Many states use high-school exit examinations to assess students’ career and college readiness in core subjects. We find meaningful consequences of barely passing the mathematics examination in Massachusetts, as opposed to just failing it. However, these impacts operate at different educational attainment margins for low-income and higher-income students. As in previous work, we find that barely passing increases the probability of graduating from high school for low-income (particularly urban low-income) students, but not for higher-income students. However, this pattern is reversed for 4-year college graduation. For higher-income students only, just passing the examination increases the probability of completing a 4-year college degree by 2.1 percentage points, a sizable effect given that only 13% of these students near the cutoff graduate.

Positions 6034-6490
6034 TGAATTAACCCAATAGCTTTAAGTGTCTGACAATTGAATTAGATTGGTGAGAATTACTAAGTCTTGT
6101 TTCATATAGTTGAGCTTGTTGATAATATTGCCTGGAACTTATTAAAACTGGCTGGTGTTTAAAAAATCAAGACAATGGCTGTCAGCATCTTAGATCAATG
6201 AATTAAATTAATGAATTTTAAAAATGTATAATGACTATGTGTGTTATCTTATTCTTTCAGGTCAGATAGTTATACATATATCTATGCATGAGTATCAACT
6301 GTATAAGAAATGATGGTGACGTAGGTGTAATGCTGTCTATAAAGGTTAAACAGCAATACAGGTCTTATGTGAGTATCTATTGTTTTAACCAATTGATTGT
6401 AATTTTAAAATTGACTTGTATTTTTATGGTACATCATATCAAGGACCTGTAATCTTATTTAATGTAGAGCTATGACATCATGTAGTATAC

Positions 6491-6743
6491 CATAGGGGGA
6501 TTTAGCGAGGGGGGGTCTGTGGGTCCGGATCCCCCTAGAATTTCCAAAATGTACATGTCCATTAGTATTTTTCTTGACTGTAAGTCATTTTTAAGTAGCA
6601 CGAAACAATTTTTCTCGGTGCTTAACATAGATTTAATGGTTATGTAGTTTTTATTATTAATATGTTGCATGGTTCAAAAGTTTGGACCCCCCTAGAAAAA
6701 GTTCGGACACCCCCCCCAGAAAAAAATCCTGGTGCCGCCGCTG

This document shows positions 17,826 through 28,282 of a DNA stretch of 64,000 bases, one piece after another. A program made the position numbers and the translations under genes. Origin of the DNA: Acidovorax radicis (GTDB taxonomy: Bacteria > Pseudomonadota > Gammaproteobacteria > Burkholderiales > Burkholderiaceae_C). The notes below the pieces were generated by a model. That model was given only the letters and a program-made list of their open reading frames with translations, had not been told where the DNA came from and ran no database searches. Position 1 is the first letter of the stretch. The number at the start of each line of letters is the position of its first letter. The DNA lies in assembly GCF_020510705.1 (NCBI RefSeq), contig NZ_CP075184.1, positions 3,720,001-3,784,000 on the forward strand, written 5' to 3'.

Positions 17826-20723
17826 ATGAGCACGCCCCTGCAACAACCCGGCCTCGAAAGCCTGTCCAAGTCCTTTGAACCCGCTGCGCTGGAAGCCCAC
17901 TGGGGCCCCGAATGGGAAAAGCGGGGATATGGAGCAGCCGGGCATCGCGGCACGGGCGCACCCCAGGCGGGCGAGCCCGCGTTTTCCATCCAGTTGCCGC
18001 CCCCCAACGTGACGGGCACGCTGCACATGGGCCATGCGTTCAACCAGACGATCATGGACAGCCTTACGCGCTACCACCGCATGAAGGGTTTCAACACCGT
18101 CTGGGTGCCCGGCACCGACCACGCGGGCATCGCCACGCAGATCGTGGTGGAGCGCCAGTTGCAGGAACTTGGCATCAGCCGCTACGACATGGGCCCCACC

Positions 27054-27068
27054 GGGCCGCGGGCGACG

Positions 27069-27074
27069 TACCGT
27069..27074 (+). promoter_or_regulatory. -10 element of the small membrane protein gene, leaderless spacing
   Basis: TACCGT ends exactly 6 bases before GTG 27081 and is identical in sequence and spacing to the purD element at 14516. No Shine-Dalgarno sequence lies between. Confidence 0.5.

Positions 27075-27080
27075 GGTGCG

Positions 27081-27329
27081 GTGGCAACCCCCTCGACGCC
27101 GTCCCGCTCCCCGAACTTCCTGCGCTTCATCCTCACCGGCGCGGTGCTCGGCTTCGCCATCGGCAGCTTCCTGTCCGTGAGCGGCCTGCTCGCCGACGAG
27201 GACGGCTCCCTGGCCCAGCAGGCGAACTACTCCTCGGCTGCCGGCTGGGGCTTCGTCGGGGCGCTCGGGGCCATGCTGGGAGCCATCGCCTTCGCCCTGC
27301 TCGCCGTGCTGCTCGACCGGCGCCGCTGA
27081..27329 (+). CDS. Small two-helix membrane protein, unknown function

educational policy, educational reform, accountability, high stakes testing, quasi-experimental analysis, regression discontinuity
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